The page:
That was not enough. They wanted me to say that I see nothing objectionable about homosexuality. This I cannot do because it is not what I think. In the Catechism of the Catholic Church it is written that, from a moral point of view, homosexuality is not a sin but rather an objectively disordered condition. Homosexuality can become a sin if one adds the subjective element, which is to say, full knowledge that this is wrong and also freedom of the will which accepts this wrong position. I was not allowed to say that and for this reason I was deemed not worthy to be a European commissioner.
Catholics have the right to hold positions in the European Union. Is it conceivable that Catholics can be prohibited from exercising public office because of their Catholicism? Because they take the Church's position? Some say that the Catholic position on sexuality is aberrant, and this view should be grounds for discrimination at the EU, or in regard to holding public office. I do not want this to become accepted practice. They have established that a Catholic who says that perhaps it is possible that homosexuality would be a sin can be discriminated against. I found myself in a position in which I clearly had to decide with respect to whether I would keep my position, between my faith (or if not my faith at least the doctrine of my faith) or to accept being discriminated against. For my faith I was able to sacrifice a seat in the EU, which is not such an important thing. Ultimately, this is what happened.At the present time, the question that Catholics face in this regard arises from the legalisation of marriage between people of the same sex. How do we go about maintaining a testimony in favour of the Church's teaching in the circumstances created by the recent referendum in the Republic of Ireland and the earlier legalisation of same sex marriage in the United Kingdom?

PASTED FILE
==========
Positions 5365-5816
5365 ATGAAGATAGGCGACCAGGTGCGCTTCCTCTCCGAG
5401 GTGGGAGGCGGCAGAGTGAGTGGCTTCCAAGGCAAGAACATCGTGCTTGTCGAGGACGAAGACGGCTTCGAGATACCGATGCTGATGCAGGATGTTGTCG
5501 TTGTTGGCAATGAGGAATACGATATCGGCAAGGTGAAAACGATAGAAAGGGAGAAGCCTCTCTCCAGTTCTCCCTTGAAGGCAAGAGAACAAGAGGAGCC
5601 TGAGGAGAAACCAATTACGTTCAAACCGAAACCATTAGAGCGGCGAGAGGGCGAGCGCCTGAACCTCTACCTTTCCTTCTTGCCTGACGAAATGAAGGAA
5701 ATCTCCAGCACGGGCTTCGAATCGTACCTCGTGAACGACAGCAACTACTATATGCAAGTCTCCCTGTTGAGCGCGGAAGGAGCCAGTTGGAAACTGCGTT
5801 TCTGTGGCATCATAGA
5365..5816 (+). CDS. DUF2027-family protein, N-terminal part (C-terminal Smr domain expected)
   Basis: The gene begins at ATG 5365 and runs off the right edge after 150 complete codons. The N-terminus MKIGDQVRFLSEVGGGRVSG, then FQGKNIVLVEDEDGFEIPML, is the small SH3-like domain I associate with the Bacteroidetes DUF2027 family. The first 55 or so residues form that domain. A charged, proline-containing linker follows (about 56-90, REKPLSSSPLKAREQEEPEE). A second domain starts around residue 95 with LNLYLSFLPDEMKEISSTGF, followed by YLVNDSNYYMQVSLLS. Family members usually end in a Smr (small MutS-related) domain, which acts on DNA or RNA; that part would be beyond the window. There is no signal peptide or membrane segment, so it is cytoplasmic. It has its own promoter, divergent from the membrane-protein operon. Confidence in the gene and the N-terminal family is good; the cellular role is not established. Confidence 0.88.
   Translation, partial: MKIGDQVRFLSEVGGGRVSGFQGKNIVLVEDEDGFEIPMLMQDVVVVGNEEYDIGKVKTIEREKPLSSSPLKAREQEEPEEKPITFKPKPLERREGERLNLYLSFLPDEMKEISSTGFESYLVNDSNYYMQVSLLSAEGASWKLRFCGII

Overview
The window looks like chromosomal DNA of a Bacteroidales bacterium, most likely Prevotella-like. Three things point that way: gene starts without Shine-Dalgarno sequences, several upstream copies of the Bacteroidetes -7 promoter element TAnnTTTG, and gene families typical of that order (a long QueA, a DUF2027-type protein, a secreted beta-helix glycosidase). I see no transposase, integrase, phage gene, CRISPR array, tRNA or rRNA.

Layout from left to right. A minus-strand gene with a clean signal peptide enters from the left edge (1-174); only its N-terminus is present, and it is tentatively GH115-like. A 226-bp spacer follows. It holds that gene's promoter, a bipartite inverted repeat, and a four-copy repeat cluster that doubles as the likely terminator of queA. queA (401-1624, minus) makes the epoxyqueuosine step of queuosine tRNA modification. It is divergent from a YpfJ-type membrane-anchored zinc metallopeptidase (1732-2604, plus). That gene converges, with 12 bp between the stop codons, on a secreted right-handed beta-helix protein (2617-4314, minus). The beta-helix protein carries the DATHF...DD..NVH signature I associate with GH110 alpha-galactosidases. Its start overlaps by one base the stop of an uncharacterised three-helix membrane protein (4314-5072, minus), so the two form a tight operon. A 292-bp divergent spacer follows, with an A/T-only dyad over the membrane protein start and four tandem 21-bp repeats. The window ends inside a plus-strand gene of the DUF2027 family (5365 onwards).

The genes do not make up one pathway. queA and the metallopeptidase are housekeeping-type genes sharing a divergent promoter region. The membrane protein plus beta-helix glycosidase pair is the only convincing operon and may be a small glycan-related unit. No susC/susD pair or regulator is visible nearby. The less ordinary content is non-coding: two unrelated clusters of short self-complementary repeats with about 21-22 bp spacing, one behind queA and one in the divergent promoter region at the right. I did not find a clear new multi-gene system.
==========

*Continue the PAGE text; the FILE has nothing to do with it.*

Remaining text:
In France, the movement Manif pour tous, and the vigil movement that started on the edge of its protests against "la loi Taubirau", have used the term "resistance" to articulate a permanent stance in favour of their opposition to the law. It is of great interest to me that these movements are not explicitly Catholic - indeed, the vigil movement is expressly non-denominational/non-religious and the suggestion recently in the Catholic Herald that Manif pour tous had largely ecclesial backing from the Catholic Church is not one that I share. The statement from Senator Mullen after the referendum in the Republic of Ireland suggests the emergence of a similar movement, at least in sentiment, in that country. These movements call, not for the engagement of the Catholic Church as institution, but for the engagement of citizens, the lay faithful, translating into a lived experience "in the world" of a stance rooted in their Catholic belief. It is their proper "office", irreplaceable by the action of clergy or religious in the Church.
I have not thought through the full implications, but I do think there is something to be said for Catholic priests/parishes no longer acting as the civil registrars of marriages conducted in their churches. It would provide one way of clearly saying that the term "marriage" in a Catholic Church is not the same as the term "marriage" in a register office. However, whilst this suggestion might provide a testimony on the part of the officiating Catholic priest, it still leaves the couple themselves with the compromise of their testimony when they have additionally to go through the civil form of marriage at the register office. And perhaps the compromise of testimony has been there in a different way for many years already, by way of legal provision for divorce.